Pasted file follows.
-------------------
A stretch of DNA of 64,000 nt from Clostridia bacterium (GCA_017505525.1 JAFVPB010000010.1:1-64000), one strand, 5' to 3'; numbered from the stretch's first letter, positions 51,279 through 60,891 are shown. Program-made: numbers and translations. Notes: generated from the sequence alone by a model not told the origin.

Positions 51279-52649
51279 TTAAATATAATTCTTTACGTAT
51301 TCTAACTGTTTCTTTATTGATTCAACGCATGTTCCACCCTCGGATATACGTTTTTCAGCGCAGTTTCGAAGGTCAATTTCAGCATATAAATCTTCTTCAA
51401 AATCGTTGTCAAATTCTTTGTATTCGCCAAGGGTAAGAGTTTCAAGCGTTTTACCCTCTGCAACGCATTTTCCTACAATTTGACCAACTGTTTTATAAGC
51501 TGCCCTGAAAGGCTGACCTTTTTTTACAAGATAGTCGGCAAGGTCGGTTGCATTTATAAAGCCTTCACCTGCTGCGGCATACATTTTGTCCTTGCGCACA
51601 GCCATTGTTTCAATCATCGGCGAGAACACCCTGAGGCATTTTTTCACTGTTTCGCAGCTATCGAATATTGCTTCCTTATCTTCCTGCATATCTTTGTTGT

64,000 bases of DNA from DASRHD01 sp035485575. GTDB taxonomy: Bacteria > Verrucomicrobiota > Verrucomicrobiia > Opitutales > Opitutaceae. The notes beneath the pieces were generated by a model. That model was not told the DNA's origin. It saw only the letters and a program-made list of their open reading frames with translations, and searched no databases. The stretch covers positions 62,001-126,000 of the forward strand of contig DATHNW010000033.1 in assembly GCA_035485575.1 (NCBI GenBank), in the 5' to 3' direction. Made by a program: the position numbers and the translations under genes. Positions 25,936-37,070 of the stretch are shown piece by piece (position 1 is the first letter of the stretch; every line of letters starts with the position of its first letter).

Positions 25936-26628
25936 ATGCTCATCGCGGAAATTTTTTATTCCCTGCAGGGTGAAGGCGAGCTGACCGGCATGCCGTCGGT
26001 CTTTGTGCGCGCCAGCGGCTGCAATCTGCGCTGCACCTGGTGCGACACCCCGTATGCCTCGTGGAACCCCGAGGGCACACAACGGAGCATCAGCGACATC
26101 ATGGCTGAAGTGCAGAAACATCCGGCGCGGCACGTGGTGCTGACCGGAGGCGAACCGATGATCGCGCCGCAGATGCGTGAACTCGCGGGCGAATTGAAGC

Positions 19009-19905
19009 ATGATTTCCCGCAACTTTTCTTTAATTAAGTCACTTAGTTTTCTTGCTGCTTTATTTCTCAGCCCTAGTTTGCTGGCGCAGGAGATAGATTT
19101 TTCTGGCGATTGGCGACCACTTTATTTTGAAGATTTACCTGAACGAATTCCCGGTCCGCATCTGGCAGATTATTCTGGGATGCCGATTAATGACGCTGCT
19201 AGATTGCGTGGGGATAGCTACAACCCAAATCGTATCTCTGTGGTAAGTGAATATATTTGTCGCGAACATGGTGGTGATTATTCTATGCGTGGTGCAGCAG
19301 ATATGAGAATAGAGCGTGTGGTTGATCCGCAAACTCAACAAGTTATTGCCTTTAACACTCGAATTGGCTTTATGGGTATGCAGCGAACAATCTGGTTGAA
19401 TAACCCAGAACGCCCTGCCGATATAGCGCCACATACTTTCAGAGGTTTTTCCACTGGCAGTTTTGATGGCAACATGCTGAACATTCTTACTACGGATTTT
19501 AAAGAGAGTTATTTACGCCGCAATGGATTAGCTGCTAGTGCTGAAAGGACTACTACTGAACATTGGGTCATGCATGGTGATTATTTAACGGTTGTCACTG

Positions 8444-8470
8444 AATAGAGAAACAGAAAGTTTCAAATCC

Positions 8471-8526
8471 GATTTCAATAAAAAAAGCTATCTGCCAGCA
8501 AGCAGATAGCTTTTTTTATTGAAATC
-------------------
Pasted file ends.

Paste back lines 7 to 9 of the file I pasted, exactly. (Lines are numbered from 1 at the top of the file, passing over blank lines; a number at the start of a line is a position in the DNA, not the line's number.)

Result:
51601 GCCATTGTTTCAATCATCGGCGAGAACACCCTGAGGCATTTTTTCACTGTTTCGCAGCTATCGAATATTGCTTCCTTATCTTCCTGCATATCTTTGTTGT

64,000 bases of DNA from DASRHD01 sp035485575. GTDB taxonomy: Bacteria > Verrucomicrobiota > Verrucomicrobiia > Opitutales > Opitutaceae. The notes beneath the pieces were generated by a model. That model was not told the DNA's origin. It saw only the letters and a program-made list of their open reading frames with translations, and searched no databases. The stretch covers positions 62,001-126,000 of the forward strand of contig DATHNW010000033.1 in assembly GCA_035485575.1 (NCBI GenBank), in the 5' to 3' direction. Made by a program: the position numbers and the translations under genes. Positions 25,936-37,070 of the stretch are shown piece by piece (position 1 is the first letter of the stretch; every line of letters starts with the position of its first letter).

Positions 25936-26628